BEIJING (Reuters) -China’s Ant Group, the fintech giant whose $37 billion IPO was derailed by risk-wary regulators days before it was due to list in November, will restructure as a financial holding company, the country’s central bank said on Monday.
The overhaul comes two days after e-commerce giant Alibaba Group Holding Ltd, of which Ant is an affiliate, was hit with a $2.75 billion antitrust penalty as China tightens controls on the “platform economy”.
Under terms of the settlement, Ant will restructure as a financial holding company, a move that, along with other restrictions announced on Monday, is expected to curb its profitability and valuation.
“Ant Group attaches great importance to the seriousness of the rectification,” the company said in a statement, adding it planned to set up a personal credit reporting business and to fold its two flagship lending businesses into its consumer finance company.
The People’s Bank of China said that under a “comprehensive and feasible restructuring plan,” Ant would cut the “improper” linkage between payments service AliPay, virtual credit card business Jiebei and consumer loan unit Huabei.
The central bank also asked Ant to break its “monopoly on information and strictly comply with the requirements of credit information business regulation.”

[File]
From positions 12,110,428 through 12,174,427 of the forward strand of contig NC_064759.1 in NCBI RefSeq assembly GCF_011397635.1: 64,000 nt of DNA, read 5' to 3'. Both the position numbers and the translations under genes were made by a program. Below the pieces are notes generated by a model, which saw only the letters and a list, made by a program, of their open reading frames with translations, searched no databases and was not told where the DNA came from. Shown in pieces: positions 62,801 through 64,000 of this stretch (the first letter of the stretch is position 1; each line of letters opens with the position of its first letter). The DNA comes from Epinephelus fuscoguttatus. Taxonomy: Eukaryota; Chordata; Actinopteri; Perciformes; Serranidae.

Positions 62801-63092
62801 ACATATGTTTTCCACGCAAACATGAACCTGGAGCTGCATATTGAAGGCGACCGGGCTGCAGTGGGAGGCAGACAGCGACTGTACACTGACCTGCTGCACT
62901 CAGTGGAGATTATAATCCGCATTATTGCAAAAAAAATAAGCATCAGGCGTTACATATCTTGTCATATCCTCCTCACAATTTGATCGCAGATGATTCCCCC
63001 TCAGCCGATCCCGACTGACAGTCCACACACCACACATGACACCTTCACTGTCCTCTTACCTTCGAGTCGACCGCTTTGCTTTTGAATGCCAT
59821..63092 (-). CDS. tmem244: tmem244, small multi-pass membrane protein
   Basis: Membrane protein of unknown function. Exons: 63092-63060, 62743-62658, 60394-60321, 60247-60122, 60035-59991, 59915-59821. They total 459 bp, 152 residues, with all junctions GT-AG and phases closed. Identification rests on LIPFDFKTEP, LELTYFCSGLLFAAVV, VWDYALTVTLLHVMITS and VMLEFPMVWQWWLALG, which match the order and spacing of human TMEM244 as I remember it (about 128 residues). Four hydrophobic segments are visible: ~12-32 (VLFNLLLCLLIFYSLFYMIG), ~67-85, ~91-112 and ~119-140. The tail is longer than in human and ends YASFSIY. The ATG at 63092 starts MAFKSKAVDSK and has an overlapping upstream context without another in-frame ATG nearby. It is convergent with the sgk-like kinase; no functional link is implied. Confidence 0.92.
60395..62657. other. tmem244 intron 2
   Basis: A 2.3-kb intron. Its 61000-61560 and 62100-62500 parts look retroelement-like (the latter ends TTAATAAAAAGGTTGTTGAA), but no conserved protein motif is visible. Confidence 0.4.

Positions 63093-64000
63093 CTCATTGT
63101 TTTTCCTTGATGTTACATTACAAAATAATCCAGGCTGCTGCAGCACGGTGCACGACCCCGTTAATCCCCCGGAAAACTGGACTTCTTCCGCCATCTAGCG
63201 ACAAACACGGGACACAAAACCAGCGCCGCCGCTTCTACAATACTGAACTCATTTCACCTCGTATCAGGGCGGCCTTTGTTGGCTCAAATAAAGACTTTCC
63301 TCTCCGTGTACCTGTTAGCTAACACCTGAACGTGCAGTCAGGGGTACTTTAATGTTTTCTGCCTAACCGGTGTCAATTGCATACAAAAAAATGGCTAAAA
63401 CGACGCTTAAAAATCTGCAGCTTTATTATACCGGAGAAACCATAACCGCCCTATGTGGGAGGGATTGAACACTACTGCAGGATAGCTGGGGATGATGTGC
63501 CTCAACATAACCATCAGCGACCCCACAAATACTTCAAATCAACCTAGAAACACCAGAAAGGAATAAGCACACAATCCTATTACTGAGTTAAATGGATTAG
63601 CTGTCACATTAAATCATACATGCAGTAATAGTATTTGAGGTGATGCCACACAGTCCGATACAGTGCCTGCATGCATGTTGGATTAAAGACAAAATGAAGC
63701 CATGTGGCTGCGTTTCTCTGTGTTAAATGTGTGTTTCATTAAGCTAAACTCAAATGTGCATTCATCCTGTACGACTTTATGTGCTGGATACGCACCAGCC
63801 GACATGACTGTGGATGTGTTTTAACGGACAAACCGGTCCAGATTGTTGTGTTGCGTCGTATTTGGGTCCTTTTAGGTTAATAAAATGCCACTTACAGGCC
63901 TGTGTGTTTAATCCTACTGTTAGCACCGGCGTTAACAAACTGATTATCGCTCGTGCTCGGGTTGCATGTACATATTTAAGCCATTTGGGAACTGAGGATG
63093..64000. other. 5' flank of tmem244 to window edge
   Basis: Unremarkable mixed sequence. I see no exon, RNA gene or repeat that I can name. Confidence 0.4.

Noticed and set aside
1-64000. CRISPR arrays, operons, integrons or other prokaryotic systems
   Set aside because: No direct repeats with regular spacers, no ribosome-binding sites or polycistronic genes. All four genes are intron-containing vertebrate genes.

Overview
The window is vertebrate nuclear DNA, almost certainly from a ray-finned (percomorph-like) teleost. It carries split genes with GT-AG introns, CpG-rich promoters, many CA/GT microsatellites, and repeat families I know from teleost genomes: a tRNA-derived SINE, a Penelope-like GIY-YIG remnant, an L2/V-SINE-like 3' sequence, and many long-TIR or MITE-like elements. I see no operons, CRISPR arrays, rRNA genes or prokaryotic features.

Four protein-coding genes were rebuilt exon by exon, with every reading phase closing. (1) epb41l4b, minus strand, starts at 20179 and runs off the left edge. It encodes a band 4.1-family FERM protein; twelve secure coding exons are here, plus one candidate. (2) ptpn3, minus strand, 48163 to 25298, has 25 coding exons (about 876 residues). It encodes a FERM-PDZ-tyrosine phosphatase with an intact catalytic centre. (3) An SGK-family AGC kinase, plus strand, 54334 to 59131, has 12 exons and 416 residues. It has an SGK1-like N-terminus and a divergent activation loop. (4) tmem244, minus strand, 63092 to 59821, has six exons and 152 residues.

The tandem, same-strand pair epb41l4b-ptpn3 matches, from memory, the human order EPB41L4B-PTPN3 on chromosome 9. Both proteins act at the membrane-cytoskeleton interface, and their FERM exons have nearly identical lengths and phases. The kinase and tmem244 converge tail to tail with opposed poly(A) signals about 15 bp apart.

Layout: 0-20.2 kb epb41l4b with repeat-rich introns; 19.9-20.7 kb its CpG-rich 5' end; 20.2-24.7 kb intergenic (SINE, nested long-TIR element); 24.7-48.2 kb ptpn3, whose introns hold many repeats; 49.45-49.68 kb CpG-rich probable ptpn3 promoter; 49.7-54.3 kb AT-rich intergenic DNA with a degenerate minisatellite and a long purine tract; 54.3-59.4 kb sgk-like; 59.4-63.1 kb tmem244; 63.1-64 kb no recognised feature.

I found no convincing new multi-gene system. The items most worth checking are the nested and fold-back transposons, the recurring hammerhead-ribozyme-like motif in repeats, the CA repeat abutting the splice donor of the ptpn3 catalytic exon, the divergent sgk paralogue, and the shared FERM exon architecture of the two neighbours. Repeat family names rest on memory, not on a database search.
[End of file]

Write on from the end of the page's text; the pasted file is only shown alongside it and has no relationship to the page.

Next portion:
The company, part of the sprawling business empire founded by billionaire Jack Ma, agreed to improve corporate governance and “rectify illegal financial activities in credit, insurance and wealth management”, the central bank said.
The central bank said it had also asked Ant to control its leverage and product risks, and control the liquidity risk of its flagship fund products and to “actively lower” the size of its massive Yu’eBao money market fund.
The measures “set an example” for financial regulation of the platform economy”, the state-backed Economic Daily newspaper said in a Monday commentary.
(Reporting by Tony Munroe, Cheng Leng and Stella Qiu. Editing by Jason Neely and Mark Potter)